How Dr. Sadaf Malik Entered GP Training

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This post is for people preparing for the General Practice Specialty Training Multi-Specialty Recruitment Assessment test, also known as GP ST MSRA or GP ST Stage 2. I think my experience is going to help others.

 

Preparation Time = 7 weeks

I started preparing for the exam in mid-July; the exam was due on 06 September.

 

Situational Judgment Test Questions

I subscribed to Emedica and started with Situational Judgment Test (SJT) questions. There were 200 questions in the question bank. I struggled with them. I ending up failing the sections during the practice sessions.

 

GMC Guidelines

I read GMC guideline about different scenarios. But I soon realized that it was practically impossible to read GMC guidelines about everything.

 

Clinical Questions

After SJTs, I went through the clinical questions. Clinical Questions were not a problem. I spent two hours over them and finished them in twenty days.

 

Books

By this time, I had started my first job in the NHS. I was left with less than a month to prepare for the SJTs. I had to find a way to prepare well for the SJTs as they carry a higher weightage than the clinical questions. I had no time to attend any courses since my on-call duties fell on the course days.

I scrolled through Amazon for books that could help me with the extra resources that I needed to be confident in the SJTs. I am glad I came across two books that not only helped me to pass the exam but also score high. These books were:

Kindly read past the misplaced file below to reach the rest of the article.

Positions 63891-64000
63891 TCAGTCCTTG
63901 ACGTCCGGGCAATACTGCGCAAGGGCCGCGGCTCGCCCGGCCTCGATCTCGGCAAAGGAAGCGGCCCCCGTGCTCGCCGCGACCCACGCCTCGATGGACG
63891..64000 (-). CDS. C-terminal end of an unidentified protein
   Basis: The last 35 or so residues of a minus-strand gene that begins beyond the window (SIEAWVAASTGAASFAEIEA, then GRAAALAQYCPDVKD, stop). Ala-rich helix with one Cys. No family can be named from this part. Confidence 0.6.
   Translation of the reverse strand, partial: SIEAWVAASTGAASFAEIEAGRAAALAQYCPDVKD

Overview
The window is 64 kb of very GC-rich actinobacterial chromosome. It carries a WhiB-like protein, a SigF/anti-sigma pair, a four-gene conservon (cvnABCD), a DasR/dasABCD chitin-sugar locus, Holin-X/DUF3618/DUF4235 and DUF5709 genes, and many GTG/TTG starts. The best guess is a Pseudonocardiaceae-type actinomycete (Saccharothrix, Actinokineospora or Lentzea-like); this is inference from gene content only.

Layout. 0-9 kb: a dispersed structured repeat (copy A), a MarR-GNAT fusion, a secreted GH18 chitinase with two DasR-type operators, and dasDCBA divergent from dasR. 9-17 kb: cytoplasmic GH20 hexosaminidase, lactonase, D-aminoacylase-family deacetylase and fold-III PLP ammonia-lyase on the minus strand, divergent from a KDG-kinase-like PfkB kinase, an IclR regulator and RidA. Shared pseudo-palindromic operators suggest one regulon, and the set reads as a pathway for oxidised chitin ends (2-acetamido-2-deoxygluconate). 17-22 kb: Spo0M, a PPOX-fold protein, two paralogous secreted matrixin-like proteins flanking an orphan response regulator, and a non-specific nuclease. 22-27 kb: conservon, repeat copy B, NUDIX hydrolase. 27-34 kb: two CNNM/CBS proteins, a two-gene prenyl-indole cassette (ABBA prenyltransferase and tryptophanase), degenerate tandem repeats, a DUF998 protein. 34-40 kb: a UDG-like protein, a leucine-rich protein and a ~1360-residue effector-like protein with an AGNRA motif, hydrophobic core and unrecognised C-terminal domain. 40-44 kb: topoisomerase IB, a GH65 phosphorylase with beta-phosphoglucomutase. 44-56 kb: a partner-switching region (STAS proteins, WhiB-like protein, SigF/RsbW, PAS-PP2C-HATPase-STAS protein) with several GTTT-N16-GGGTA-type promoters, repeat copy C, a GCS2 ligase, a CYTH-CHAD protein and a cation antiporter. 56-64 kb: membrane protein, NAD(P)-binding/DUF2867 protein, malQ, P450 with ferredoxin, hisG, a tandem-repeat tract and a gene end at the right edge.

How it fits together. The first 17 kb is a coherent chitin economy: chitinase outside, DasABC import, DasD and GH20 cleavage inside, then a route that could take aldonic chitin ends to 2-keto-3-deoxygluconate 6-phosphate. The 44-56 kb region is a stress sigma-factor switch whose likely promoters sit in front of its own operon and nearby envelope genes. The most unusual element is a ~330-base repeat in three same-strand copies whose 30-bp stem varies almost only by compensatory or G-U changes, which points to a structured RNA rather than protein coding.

1. Situational Judgment Test for the Foundation Years programme by Omar Taha and Mizanul Hoque.
  2. The Ultimate FPAS SJT Guide 300 Practice Questions.

The explanations in these books are so well written that the prioritization among different options in SJTs started to make sense. After completing the first book, I became confident in attempting SJTs. The themes of the questions in the real exam were very similar to the ones tested in these books.

 

Stage 3

I did not take any course for Stage 3. I read a book GP Stage 3 by Richard Hughes and Shivani Tana. It is an excellent book. It helped me achieve 50 marks out of a total of 52. This goes to show how well it can prepare you for the simulations. But do practice the simulations as well.

I hope this helps.

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Useful Links

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Frequently Asked Questions

1. What is GP Specialty Training?

GP Specialty Training or GP ST is a three-year training programme for becoming a General Practitioner in the UK. It includes 18 months of training at the hospital and 18 months of training at an approved GP practice. You can read more about it here.

2. What is the process of applying for GP ST?

You can read a very helpful article about this on the Emedica website here or you can read about it on the official GP ST website here.

3. What is it like to work as a GP in the UK?

You can read about Dr. Fozia Chaudhary’s experience of working as a GP in the UK by clicking here.

4. What is meant by a portfolio GP?

Any GP who has multiple jobs or performs multiple types of work is a portfolio GP. You can read more about it here in an article written by Dr. Mahibur Rahman.

5. What is meant by GPs with Extended Roles (GPwER) or GPs with Special Interests (GPwSI)?

GPs with Extended Roles or GPwER are GPs with additional experience and training in specific clinical areas. They can take referrals from other doctors and assess or treat patients within their specialist interest.

An appointment with GPwER might be arranged in less time compared to arranging an appointment with a specialist at the hospital. GPwER can also be closer to home for the patients.

The term GPwER includes those previously referred to as GPs with Special Interests or GPwSI. You can read more about GPwER here.

6. What is the difference between a GP partner and a salaried GP?

A GP partner is a part of the business and shares the profits or losses in the business. A salaried GP is not involved in the business and is employed by the practice as a salaried individual.

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